The ABCNY has issued Formal Opinion 2019-5, requiring a lawyer receiving payment in cryptocurrency to comply with RPC 1.8(a) (business transactions with client), concluding it is different than an ordinary fee agreement. It is thus advisable for attorneys to become familiar with RPC 1.8(a) and not assume that a typical engagement letter will be sufficient.
RPC 1.8(a) provides that:
A lawyer shall not enter into a business transaction with a client if they have differing interests therein and if the client expects the lawyer to exercise professional judgment therein for the protection of the client, unless:
- The transaction is fair and reasonable to the client and the terms of the transaction are fully disclosed and transmitted in writing in a manner that can be reasonably understood by client;
- The client is advised in writing of the desirability of seeking, and is given a reasonable opportunity to seek, the advice of independent legal counsel on the transaction; and
- The client gives informed consent, in a writing signed by the client, to the essential terms of the transaction and the lawyer’s role in the transaction, including whether the lawyer is representing the client in the transaction.
ABCNY concluded that while RPC 1.8(a) “does not apply to ordinary fee arrangements between client and lawyer reached at the inception of the client-lawyer relationship” [Rule 1.8 Cmt [4C]], because cryptocurrency is more property than cash, RPC 1.8(a) may be implicated under the following circumstances:
- The lawyer agrees to provide legal services for a flat fee of X units of cryptocurrency, or for an hourly fee of Y units of cryptocurrency.
- The lawyer agrees to provide legal services at an hourly rate of $X dollars to be paid in cryptocurrency.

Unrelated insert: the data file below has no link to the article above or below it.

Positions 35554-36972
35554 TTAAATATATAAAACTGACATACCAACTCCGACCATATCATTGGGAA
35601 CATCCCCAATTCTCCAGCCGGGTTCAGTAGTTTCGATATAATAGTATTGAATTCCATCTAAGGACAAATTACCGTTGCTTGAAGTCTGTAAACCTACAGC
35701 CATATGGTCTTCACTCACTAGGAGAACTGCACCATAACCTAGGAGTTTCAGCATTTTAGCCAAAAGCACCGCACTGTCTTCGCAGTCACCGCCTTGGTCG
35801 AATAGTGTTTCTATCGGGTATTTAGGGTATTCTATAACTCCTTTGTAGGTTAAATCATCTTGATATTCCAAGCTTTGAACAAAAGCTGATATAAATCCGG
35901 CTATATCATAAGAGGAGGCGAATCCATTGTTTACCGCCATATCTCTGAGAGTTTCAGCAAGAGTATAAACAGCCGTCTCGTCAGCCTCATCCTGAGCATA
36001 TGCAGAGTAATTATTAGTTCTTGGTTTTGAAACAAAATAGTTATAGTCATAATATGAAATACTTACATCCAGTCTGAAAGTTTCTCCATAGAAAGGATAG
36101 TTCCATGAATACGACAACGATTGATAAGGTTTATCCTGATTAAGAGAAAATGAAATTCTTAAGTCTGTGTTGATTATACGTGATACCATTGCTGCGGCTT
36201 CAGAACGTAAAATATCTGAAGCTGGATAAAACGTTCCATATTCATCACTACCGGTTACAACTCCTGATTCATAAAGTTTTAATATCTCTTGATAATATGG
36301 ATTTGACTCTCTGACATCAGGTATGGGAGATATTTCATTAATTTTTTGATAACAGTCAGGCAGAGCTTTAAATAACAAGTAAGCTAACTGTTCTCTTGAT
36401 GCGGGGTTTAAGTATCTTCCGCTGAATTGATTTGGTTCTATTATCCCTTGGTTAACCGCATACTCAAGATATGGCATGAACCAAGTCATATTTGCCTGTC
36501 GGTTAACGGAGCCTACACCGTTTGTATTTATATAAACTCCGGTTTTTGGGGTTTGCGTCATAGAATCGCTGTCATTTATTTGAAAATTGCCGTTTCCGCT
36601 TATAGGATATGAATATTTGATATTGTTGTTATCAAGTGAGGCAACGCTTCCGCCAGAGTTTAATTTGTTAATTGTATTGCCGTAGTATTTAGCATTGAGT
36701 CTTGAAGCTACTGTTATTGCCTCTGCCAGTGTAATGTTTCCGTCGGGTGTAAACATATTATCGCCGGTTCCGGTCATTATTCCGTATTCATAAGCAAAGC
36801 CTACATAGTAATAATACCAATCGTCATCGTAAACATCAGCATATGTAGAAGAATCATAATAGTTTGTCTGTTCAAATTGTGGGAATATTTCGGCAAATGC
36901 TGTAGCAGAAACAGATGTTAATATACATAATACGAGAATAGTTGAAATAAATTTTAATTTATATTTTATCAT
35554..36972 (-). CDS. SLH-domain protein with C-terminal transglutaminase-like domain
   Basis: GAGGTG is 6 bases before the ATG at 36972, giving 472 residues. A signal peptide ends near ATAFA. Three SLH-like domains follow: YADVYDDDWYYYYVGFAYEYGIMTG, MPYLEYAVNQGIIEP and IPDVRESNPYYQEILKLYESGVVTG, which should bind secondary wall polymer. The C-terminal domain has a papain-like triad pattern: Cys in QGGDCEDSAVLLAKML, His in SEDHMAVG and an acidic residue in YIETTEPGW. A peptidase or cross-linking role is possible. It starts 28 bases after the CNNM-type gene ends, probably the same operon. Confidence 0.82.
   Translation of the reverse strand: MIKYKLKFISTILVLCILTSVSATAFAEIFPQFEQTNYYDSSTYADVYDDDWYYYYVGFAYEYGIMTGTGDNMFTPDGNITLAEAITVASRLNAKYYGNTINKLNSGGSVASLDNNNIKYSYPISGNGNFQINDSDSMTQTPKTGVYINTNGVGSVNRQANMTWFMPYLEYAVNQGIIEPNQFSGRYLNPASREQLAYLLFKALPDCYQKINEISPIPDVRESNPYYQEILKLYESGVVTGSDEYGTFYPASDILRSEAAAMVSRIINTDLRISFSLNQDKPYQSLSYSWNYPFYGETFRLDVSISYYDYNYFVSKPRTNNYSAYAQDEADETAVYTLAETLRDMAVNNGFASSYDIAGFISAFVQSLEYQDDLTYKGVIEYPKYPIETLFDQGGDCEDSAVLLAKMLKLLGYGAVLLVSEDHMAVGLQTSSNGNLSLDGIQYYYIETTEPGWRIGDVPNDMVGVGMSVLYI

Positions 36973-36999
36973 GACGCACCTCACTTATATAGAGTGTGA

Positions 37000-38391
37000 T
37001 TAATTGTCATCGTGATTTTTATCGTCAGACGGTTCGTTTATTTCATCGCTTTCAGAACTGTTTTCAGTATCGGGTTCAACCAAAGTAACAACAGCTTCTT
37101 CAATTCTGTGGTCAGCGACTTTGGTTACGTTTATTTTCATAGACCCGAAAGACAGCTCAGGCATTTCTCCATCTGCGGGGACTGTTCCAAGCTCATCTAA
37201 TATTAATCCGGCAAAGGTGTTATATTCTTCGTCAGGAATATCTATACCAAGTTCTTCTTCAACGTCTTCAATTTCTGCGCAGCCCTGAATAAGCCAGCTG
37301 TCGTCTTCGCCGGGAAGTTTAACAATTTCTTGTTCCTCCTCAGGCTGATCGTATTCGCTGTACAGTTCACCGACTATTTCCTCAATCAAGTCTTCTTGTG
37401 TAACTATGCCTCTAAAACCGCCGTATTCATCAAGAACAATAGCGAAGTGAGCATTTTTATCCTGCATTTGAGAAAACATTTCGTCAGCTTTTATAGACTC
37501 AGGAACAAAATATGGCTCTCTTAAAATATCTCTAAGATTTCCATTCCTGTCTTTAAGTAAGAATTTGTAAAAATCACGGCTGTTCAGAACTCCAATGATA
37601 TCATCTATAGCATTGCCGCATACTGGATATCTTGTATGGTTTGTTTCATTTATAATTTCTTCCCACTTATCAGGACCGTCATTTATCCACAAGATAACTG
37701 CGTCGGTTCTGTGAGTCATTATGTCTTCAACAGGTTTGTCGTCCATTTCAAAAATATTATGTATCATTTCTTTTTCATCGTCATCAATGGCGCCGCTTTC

If, however, a client is given a choice between paying in dollars or cryptocurrency, the ABCNY found that RPC 1.8(c) is not implicated because in that situation paying in cryptocurrency is more of a convenience, rather than a requirement.
ABCNY then noted that RPC 1.8(a) is only implicated if the client expects the lawyer to advise the client concerning the fee arrangement. Thus, “if the client is a sophisticated party who is knowledgeable about cryptocurrency or is represented by separate counsel, it is unlikely that the client expects the lawyer to exercise professional judgment for the client. Indeed, in many instances the client may be more sophisticated than the lawyer on matters relating to cryptocurrency, in which case it would not be reasonable for the client to rely on the lawyer’s exercise of professional judgment. Conversely, if the lawyer is advising the client about the implications of paying fees in cryptocurrency, then the client certainly would expect the lawyer to provide professional judgment on the client’s behalf in the transaction.”
Whether or not a client expects a lawyer to advise on the fee arrangement is a fact-intensive inquiry and attorneys should err on the side of caution. The main takeaway is that in any fee arrangement concerning cryptocurrency, the attorney should review RPC 1.8(a) to determine whether it is applicable.